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Ideas of William Lycan, by Text

[American, b.1945, Professor at the University of North Carolina.]

1979 The Trouble with Possible Worlds
02 p.279 The Razor seems irrelevant for Meinongians, who allow absolutely everything to exist
02 p.281 Maybe Ockham's Razor is a purely aesthetic principle
09 p.302 Maybe non-existent objects are sets of properties
09 p.302 If 'worlds' are sentences, and possibility their consistency, consistency may rely on possibility
09 p.304 Treating possible worlds as mental needs more actual mental events
12 p.312 Possible worlds must be made of intensional objects like propositions or properties
1987 Consciousness
1.1 p.2 If energy in the brain disappears into thin air, this breaches physical conservation laws
1.1 p.3 In lower animals, psychology is continuous with chemistry, and humans are continuous with animals
4.0 p.37 I see the 'role'/'occupant' distinction as fundamental to metaphysics
4.3 p.42 Types cannot be reduced, but levels of reduction are varied groupings of the same tokens
4.3 p.42 Institutions are not reducible as types, but they are as tokens
4.3 p.42 We reduce the mind through homuncular groups, described abstractly by purpose
4.3 p.43 Mental types are a subclass of teleological types at a high level of functional abstraction
4.3 p.43 Teleological characterisations shade off smoothly into brutely physical ones
4.3 p.43 One location may contain molecules, a metal strip, a key, an opener of doors, and a human tragedy
4.4 p.45 Teleological functionalism helps us to understand psycho-biological laws
4.4 p.45 Teleological views allow for false intentional content, unlike causal and nomological theories
4.4 p.45 We need a notion of teleology that comes in degrees
4.4 p.46 The distinction between software and hardware is not clear in computing
5.4 p.54 Functionalism must not be too abstract to allow inverted spectrum, or so structural that it becomes chauvinistic
5.4 p.57 Intentionality comes in degrees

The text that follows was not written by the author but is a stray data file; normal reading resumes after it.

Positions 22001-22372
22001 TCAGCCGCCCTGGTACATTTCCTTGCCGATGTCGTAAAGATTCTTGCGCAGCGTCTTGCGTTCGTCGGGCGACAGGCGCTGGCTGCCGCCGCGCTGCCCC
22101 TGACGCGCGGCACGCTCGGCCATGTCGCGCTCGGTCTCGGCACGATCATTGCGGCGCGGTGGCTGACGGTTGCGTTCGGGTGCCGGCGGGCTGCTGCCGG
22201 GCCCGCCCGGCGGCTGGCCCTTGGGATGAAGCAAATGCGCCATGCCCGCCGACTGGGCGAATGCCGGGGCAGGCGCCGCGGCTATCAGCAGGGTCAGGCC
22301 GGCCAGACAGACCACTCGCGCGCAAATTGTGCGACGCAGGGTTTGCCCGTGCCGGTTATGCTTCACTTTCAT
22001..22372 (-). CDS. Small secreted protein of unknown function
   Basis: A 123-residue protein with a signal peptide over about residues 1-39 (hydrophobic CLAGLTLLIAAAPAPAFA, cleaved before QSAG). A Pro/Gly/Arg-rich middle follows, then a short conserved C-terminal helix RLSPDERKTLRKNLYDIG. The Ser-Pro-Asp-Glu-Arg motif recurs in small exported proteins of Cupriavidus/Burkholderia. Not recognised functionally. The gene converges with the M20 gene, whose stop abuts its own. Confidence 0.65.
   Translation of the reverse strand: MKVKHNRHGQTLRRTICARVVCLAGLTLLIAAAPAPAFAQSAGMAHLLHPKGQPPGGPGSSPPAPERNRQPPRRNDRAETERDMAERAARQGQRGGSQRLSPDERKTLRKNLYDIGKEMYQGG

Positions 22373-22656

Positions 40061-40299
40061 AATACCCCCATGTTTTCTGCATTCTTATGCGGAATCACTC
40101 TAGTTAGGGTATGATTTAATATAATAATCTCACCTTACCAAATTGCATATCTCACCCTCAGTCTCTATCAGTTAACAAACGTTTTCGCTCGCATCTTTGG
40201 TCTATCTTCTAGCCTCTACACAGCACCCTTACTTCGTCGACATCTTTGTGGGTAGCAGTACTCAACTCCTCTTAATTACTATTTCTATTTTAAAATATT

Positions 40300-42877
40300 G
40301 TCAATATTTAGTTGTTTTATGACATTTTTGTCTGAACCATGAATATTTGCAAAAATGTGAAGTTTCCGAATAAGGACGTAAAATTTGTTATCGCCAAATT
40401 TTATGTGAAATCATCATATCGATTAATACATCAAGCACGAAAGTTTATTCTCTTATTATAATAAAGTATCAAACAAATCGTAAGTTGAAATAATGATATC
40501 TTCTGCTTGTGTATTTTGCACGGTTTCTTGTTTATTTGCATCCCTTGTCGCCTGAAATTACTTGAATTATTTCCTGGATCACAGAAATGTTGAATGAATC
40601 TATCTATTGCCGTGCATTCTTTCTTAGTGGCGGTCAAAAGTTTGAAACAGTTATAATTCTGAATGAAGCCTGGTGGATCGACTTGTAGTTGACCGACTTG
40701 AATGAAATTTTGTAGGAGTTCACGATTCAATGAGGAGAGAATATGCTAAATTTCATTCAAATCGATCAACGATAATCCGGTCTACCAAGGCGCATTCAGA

5.4 p.57 A Martian may exhibit human-like behaviour while having very different sensations
5.4 p.59 Identity theory is functionalism, but located at the lowest level of abstraction
5.4 p.60 If functionalism focuses on folk psychology, it ignores lower levels of function
5.5 p.62 Pain is composed of urges, desires, impulses etc, at different levels of abstraction
5.6 p.69 The right 'level' for qualia is uncertain, though top (behaviourism) and bottom (particles) are false
8.4 p.90 Physicalism requires the naturalisation or rejection of set theory
8.4 p.91 I think greenness is a complex microphysical property of green objects
8.5 p.96 'Physical' means either figuring in physics descriptions, or just located in space-time
n1.6 p.131 Two behaviourists meet. The first says,"You're fine; how am I?"
1999 Introduction - Ontology
p.10 p.10 People are trying to explain biological teleology in naturalistic causal terms
p.5 p.5 'Lightning is electric discharge' and 'Phosphorus is Venus' are synthetic a posteriori identities
p.6 p.6 Functionalism has three linked levels: physical, functional, and mental
p.9 p.9 A mental state is a functional realisation of a brain state when it serves the purpose of the organism
p.9 p.9 Biologists see many organic levels, 'abstract' if seen from below, 'structural' if seen from above
2000 Philosophy of Language
Ch. 1 p.13 Singular terms refer, using proper names, definite descriptions, singular personal pronouns, demonstratives, etc.
Ch. 6 p.94 It is hard to state a rule of use for a proper name
Ch. 6 p.94 Could I successfully use an expression, without actually understanding it?
Ch. 8 p.120 Meaning must be known before we can consider verification
Ch. 9 p.136 The truth conditions theory sees meaning as representation
Ch. 9 p.142 Truth conditions will come out the same for sentences with 'renate' or 'cordate'
Ch.10 p.150 A sentence's truth conditions is the set of possible worlds in which the sentence is true
Ch.10 p.153 Possible worlds explain aspects of meaning neatly - entailment, for example, is the subset relation